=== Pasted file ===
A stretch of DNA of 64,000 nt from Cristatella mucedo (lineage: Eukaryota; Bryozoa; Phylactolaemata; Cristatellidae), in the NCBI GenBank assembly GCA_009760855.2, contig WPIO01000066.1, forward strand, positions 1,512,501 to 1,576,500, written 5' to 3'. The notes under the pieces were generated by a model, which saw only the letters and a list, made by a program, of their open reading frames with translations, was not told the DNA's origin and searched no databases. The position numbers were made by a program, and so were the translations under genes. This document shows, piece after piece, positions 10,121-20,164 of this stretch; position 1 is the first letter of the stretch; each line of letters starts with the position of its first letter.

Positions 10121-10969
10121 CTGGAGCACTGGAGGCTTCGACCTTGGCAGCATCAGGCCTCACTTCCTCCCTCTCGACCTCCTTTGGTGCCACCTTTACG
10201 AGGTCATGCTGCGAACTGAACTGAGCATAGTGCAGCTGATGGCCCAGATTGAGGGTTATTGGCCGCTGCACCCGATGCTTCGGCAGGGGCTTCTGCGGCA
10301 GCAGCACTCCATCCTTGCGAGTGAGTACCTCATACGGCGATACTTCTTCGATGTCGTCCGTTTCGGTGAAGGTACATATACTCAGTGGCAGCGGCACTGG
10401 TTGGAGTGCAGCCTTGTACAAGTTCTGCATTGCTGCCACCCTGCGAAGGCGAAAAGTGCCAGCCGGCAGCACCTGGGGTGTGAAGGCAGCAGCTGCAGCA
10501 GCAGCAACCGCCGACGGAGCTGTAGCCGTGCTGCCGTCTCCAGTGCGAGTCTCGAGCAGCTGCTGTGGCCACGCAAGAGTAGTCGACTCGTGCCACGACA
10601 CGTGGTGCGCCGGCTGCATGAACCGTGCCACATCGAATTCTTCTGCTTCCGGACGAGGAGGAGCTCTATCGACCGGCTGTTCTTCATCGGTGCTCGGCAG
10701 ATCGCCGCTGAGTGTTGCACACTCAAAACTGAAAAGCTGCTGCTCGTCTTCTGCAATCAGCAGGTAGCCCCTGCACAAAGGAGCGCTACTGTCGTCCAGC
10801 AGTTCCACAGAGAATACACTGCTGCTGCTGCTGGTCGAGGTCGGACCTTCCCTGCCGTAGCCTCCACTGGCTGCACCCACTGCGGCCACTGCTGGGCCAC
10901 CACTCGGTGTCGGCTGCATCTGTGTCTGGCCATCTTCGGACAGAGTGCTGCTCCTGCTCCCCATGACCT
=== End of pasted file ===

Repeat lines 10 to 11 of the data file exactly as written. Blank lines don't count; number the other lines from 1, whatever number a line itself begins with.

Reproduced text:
10801 AGTTCCACAGAGAATACACTGCTGCTGCTGCTGGTCGAGGTCGGACCTTCCCTGCCGTAGCCTCCACTGGCTGCACCCACTGCGGCCACTGCTGGGCCAC
10901 CACTCGGTGTCGGCTGCATCTGTGTCTGGCCATCTTCGGACAGAGTGCTGCTCCTGCTCCCCATGACCT